This article explores and critiques Canadian academics’ responses to new administrative practices in a variety of areas, including resource allocation, performance assessment and the regulation of academic work. The main argument is that, for the most part, faculty are responding to what administrative practices appear to be, rather than to what they do or accomplish institutionally. That is, academics are seeing and responding to these practices as isolated developments that interfere with or add to their work, rather than as reorganizers of social relations that fundamentally transform what academics do and are. As a result, their responses often serve to entrench and advance these practices’ harmful effects. This problem can be remedied by attending to how new administrative practices reconfigure institutional relations in ways that erode the academic mission, and by establishing new relations that better serve academics’—and the public’s—interests and needs. Drawing on the work of various academic and other activists, this article offers a broad range of possible strategies to achieve the latter goal. These include creating faculty-run “banks” to transform the allocation of institutional resources, producing new means and processes to assess—and support—academic performance, and establishing alternative policy-making bodies that operate outside of, and variously interrupt, traditional policy-making channels.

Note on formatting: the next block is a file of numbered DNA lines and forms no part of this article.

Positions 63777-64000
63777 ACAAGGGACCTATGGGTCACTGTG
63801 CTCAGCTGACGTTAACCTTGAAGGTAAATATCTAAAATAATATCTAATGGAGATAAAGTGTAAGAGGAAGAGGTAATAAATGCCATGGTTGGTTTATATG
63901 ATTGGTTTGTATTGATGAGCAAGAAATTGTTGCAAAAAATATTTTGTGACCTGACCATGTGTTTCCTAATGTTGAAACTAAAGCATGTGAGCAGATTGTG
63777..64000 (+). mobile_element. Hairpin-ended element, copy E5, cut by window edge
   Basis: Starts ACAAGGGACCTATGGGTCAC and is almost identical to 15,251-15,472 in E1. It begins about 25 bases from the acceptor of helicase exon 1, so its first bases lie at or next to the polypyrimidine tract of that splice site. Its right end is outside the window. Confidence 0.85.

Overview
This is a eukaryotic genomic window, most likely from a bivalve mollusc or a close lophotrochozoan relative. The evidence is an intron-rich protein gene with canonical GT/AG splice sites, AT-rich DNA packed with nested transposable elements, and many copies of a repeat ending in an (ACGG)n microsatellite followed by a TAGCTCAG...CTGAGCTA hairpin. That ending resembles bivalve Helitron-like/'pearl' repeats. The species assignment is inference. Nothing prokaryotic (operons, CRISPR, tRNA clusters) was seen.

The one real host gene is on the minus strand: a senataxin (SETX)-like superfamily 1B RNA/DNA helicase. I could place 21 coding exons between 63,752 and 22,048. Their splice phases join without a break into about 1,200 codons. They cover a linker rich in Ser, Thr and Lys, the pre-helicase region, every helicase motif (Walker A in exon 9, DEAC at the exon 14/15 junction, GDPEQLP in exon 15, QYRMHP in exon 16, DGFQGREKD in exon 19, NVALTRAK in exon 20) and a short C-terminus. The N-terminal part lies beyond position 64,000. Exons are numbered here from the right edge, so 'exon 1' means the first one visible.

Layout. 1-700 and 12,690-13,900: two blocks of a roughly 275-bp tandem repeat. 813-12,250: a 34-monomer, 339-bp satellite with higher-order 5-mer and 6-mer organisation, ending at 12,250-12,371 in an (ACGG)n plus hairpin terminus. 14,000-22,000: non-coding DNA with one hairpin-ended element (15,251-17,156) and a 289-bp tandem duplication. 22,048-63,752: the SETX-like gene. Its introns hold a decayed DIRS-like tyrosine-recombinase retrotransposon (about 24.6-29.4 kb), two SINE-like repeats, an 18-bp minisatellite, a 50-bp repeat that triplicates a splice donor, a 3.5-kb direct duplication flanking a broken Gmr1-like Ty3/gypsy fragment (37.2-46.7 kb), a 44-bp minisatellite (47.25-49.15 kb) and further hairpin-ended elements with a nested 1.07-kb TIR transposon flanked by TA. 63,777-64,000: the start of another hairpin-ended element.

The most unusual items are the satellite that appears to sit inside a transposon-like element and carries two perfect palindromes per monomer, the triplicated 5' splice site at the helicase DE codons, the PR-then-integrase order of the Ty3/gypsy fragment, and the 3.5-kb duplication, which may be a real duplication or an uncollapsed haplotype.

This is the dance metaphor:

To offer a simplified analogy, if we imagine the university as a dance floor, academics tend to view new administrative practices as burdensome weights or shackles that are placed upon them, impeding their ability to perform. In contrast, I propose we see these practices as obstacles that are placed on the dance floor and reconfigure the dance itself by reorganizing the patterns of activity in and through which it is constituted. I further argue that because most academics do not see how administrative practices reorganize the social relations within which they themselves are implicated, their reactions to these practices help to perpetuate and intensify these transformations and the difficulties they produce. Put differently, most faculty do not realize that they can and should resist how the academic dance is changing, but instead concentrate on ways and means to keep on dancing as best they can.

A Dance to the Music of Time, by Nicolas Poussin (from Wikipedia)

About the constant struggle for resources: